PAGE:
Credit card reform is bad, says the American Bankers Association, an industry trade group. The ABA sent a letter around to Senators on Tuesday warning against credit card reform. They say that new regulation will mean credit card companies will have to cut off credit to some consumers completely “when they need it most.”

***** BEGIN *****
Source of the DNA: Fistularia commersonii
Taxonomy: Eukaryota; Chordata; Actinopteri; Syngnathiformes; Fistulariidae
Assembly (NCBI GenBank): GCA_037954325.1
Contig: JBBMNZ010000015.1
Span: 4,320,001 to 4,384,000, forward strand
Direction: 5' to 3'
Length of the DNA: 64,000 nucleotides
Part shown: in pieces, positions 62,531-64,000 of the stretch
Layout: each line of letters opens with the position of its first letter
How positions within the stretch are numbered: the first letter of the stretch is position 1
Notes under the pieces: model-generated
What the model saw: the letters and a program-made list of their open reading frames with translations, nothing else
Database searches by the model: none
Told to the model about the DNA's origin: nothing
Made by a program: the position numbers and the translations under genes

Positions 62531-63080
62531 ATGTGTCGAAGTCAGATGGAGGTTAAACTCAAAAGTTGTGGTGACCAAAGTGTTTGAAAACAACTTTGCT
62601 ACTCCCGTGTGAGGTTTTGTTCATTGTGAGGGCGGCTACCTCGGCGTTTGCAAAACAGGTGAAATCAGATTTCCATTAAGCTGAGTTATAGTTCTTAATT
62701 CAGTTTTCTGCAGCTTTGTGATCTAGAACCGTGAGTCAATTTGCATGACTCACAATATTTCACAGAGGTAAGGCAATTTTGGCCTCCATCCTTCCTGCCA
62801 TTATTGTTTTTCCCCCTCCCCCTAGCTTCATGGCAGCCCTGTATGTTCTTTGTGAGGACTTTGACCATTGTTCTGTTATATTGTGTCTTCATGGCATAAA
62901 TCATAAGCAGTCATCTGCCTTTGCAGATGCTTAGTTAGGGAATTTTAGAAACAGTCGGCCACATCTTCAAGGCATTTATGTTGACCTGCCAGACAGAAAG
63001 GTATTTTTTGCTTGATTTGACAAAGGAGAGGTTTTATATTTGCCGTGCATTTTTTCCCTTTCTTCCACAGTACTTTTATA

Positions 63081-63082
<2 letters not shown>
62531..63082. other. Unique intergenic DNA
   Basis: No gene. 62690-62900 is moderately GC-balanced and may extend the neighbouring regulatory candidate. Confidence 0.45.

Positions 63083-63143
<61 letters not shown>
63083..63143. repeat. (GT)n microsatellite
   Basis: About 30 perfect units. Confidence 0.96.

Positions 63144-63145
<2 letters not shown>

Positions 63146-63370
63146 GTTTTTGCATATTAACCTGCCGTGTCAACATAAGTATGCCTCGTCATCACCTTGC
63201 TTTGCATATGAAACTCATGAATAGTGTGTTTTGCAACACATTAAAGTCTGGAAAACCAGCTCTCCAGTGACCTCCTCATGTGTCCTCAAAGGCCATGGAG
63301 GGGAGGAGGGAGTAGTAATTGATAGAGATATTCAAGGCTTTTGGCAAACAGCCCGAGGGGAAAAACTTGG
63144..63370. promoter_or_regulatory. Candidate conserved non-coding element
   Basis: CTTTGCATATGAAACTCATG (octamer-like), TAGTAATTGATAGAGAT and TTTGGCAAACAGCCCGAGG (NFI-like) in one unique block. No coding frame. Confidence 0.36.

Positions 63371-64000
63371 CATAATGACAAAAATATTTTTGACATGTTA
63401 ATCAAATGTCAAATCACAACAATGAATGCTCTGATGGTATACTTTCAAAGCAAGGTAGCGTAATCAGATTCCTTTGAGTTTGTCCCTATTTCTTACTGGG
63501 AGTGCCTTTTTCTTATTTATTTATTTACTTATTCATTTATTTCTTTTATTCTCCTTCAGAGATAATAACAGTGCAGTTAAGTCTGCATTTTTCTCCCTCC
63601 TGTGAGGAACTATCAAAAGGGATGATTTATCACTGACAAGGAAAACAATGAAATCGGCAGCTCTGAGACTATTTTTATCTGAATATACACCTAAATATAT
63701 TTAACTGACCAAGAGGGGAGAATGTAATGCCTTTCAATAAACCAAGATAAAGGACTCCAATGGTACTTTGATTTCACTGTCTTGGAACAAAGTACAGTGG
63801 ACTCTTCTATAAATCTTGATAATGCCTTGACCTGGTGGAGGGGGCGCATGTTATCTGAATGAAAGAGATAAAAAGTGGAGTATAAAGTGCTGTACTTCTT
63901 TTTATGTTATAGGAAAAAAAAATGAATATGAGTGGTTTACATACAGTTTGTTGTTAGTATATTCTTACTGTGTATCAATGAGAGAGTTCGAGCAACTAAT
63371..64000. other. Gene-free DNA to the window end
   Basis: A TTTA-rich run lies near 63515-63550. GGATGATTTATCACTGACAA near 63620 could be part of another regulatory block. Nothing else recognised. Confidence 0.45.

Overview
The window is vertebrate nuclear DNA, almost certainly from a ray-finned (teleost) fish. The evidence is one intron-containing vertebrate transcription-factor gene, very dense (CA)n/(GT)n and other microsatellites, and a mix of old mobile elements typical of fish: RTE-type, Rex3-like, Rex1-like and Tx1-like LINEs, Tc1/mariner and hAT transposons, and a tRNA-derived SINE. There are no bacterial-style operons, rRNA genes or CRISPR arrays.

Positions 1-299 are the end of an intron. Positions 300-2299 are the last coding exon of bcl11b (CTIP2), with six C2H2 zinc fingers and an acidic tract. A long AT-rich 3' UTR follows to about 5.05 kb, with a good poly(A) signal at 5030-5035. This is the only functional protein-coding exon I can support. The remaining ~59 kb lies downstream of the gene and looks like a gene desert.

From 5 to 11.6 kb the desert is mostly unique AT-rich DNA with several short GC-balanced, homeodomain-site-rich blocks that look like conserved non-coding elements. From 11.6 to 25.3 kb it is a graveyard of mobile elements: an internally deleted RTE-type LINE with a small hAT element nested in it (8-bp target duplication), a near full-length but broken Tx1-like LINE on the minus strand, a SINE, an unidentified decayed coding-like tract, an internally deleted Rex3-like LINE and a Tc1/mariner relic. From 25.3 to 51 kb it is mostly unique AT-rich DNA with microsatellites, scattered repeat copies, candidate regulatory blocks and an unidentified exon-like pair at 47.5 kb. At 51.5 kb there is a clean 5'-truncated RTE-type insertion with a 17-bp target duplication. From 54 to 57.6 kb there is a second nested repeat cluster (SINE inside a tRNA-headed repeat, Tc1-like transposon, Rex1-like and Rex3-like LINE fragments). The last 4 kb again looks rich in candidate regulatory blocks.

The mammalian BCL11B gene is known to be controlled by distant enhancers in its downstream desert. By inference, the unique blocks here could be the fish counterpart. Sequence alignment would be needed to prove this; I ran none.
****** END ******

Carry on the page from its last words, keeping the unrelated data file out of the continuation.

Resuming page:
“We’re in a difficult lending environment,” Kenneth Clayton, ABA spokesperson, told WSJ. “As you start adding regulatory or legislative requirements on the business of lending, it does make it more challenging.” “Challenging” is secret banker code for “less profitable.” But they do raise a good question: are the increased consumer protections outweighed by the inevitable adverse action—canceled credit cards, increased rates, decreased member benefits and rewards programs, and fewer people and small businesses getting approved—by the credit card companies?